The French fork is a style of beard named not for its country of origin, but for the eating utensil which it is said to resemble. Supposedly, the original forks used in France consisted of only two prongs, so a beard divided into two segments below the chin line is, today, called a French fork beard.
The style has been around for centuries, predating the cutlery by many years. It is highly debatable when the fork was introduced into European dining halls, and probably didn’t originate in France at all. The innovation has been claimed by Italy, the Roman Empire, Spain, and various other principalities. And it may not have originally had simply two prongs, but may, in fact, have been a sort of small trident. But a three-pronged beard would not look as distinguished, I suppose. About the only country not claiming the invention of the fork in western Europe is England, which may seem a bit strange given the fact that the first Viking King of England was Sweyn Forkbeard, so named because of his facial hair.
There are images of a forked style beard being sported in ancient India and Arabia, so it would seem that the style predated the utensil. The French fork beard, though waning in popularity for years, has experienced a bit of a resurgence due to the popularity of the “Pirates of the Caribbean” movies, in which Captain Jack Sparrow sports a French fork beard, twisted into braids. Brad Pitt even tried one, without the braids and beads, to create a more relaxed, bohemian image.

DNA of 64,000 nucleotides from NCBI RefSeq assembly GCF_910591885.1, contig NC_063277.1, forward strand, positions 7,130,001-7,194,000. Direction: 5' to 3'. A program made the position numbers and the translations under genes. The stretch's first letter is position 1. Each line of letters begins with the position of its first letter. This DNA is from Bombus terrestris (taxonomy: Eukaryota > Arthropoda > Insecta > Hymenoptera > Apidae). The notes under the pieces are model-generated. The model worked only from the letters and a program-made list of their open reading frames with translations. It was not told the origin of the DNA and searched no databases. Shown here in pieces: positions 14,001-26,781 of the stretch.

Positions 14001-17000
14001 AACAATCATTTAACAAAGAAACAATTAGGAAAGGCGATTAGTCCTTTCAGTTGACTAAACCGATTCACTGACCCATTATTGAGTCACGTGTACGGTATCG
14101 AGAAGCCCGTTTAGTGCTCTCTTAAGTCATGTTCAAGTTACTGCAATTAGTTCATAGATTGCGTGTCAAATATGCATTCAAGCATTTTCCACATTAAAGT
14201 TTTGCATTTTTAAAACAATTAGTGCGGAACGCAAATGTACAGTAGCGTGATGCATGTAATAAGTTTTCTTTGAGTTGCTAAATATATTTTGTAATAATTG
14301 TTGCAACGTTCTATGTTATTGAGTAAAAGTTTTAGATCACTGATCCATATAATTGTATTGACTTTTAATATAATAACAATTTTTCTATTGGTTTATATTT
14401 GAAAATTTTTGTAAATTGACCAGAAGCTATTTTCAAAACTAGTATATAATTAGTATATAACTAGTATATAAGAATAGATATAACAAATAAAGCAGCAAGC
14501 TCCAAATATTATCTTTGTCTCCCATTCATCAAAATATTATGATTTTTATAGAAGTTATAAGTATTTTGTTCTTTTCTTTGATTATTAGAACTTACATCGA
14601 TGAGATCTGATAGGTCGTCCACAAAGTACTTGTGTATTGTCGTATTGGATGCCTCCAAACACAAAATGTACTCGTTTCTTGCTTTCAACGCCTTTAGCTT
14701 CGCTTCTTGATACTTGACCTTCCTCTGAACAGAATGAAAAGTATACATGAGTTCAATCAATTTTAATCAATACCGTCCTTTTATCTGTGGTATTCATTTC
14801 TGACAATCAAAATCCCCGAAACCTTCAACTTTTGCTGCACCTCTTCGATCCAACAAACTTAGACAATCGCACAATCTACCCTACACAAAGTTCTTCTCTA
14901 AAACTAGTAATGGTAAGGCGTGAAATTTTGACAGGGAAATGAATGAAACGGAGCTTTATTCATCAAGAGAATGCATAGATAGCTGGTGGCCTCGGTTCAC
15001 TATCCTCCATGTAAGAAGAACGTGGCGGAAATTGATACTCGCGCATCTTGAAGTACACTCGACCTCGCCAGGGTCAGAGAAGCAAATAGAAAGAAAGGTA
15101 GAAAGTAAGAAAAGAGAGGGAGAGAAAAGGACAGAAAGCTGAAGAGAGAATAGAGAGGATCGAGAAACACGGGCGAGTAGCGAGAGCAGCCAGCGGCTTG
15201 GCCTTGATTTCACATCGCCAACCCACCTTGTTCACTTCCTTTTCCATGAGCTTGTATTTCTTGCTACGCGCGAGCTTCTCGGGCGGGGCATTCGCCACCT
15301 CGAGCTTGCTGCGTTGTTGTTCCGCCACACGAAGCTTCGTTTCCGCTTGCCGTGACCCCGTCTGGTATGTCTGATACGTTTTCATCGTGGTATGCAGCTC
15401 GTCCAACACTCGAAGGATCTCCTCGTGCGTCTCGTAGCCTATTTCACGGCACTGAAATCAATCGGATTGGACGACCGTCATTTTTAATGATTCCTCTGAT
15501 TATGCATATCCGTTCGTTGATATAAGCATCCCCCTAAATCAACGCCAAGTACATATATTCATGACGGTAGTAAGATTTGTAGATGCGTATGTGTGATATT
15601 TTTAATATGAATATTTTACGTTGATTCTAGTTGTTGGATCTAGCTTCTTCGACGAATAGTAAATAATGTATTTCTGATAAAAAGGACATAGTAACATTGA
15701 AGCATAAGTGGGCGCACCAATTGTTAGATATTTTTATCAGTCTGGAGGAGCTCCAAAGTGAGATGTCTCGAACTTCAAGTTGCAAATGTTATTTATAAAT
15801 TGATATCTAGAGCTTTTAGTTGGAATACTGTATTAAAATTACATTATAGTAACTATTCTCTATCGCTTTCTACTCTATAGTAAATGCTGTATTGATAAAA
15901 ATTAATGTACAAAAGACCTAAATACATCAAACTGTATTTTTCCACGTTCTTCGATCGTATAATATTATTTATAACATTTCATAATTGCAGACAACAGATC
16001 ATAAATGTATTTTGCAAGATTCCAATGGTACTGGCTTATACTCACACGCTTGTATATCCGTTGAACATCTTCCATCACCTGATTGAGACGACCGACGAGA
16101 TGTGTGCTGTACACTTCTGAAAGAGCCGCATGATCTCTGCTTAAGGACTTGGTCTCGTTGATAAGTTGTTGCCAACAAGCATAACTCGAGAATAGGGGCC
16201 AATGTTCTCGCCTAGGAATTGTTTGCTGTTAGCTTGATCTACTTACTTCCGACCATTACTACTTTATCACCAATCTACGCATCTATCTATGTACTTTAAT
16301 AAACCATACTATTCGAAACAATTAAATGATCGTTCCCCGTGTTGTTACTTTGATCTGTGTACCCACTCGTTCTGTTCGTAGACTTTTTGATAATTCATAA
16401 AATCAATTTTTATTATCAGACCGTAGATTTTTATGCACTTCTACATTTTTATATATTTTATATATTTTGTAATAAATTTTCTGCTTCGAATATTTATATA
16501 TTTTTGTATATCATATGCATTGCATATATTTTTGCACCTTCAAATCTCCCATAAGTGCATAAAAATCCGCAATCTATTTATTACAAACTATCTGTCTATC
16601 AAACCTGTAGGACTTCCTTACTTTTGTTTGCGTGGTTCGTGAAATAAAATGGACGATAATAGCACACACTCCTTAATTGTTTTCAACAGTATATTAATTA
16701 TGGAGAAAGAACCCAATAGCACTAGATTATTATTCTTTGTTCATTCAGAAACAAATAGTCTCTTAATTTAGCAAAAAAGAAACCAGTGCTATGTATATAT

The French fork style of beard is simply a full beard, grown to a length of three to seven inches, according to personal preference, and divided down the middle below the chin. The beard can be of a full and bushy type, with each side veering dramatically to the left or right, or a more subtle variety, with each well-groomed tendril sedately falling from the chin. Beads and braids are, of course, optional.